Shopper Marketing - October 2016 - 28
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both CPG and retail companies are grappling
with the same issues of how to get closer to
the shopper, how to get more efficient in their
communications, and how to streamline from
the point-of-sale to supply chain."
Guffanti sees his new role as an opportunity
to further these synergies, considering Shopper
Marketing, Store Brands, CGT, RIS and Progressive Grocer all now operate under the same
umbrella. "EnsembleIQ becomes the central
point of conversations in this industry," he says.
"What really excites me about this organization
that we've created is the ability to be an incubator for ideas in the industry. That's what's been
driving my career and drives me as a publisher
- this notion that an idea or a concept, or even
an offhanded comment, could snowball into
something huge and move the industry and
instigate growth and innovation."
Guffanti believes that Shopper Marketing
and the membership-based Path to Purchase
Institute have been extremely effective and
innovative in building communities. "That's
what all these brands have in common, is relevant communities," he says. "I've always been
very passionate about this idea of community
building. If you have a community, you have
something you can't commoditize, or replicate. Community has spontaneity, trust and
"As a publisher, my job is to generate a forum
for actionable ideas, whether that forum is a
live event, or a webinar, or a printed magazine."
Guffanti plans to continue to grow the Institute's community through peer-to-peer ex28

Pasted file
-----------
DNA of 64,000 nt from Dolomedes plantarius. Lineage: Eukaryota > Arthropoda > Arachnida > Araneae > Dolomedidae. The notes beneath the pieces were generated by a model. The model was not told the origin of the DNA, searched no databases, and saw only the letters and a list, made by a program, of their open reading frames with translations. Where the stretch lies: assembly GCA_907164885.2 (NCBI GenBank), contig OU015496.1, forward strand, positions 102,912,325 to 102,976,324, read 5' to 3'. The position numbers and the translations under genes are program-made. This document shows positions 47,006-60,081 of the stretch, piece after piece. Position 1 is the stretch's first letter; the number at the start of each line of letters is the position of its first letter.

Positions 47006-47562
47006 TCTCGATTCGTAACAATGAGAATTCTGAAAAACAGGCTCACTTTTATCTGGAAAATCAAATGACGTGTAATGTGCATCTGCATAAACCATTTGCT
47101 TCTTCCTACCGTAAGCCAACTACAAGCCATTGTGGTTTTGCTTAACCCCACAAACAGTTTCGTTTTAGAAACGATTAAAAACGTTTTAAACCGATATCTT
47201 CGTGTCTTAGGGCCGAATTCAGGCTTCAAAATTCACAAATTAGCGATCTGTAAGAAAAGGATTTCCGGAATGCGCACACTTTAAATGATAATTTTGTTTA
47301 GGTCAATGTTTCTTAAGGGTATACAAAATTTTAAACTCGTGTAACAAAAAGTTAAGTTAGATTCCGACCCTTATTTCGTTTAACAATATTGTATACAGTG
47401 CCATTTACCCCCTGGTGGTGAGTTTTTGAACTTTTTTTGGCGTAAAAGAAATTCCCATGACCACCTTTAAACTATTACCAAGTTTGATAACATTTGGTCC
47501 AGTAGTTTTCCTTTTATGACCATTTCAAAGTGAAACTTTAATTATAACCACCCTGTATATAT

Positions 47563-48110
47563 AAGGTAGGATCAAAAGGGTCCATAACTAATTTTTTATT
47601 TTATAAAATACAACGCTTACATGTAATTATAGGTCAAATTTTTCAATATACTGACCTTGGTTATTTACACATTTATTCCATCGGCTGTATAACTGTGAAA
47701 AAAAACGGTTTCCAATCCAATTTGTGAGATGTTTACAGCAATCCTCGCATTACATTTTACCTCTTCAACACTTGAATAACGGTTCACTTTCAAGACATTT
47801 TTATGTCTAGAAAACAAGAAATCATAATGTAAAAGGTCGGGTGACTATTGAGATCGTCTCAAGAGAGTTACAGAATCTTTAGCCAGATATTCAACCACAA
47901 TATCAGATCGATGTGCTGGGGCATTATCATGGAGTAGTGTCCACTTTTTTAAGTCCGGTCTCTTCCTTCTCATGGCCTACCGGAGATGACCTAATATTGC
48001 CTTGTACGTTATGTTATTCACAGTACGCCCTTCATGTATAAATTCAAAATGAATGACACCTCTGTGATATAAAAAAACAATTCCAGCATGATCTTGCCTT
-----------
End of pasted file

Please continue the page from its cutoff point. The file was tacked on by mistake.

y SHOPPER MARKETING OCTOBER 2016
changes around relevant topics, which he previously accomplished at Edgell through structured
networking among influential, like-minded
people. "We were matchmakers," he says. "We
brought together executives grappling with a
business issue, with leading solution providers.
In a non-'salesy' but productive way, we enabled
business discussions to happen."
One goal in his first weeks will be to form
an executive council to provide advice on the
future of Shopper Marketing. Guffanti did that
while leading CGT. "They had a vested interest
in making sure that the community is thriving and growing and will be as relevant in five
years as it is today," he says. "We got together
in person to talk about how the industry is
growing and where it's going, and how we as
a media brand could add to the community.
They're essentially evangelists for the brand."
Prior to his time at Edgell, Guffanti spent
shorter periods of time at a variety of publishing companies, including UBM, American
Lawyer Media (ALM) and Thomson Reuters.
During that phase of his career, he got to know
industries as diverse as finance, healthcare, law
and transportation and handled roles from
promotions to advertising sales to online
marketing - the latter with ALM's then-newly
launched Law.com in 2002. "At the time, online advertising wasn't really mainstream like
it is today," Guffanti recalls. "The world was still
very print-centric. But I jumped at the chance
to get involved with Law.com because I knew
online advertising and being able to be comfortable with this whole wave of new media
that was coming would help my career. That
jump-started my ability to add value to other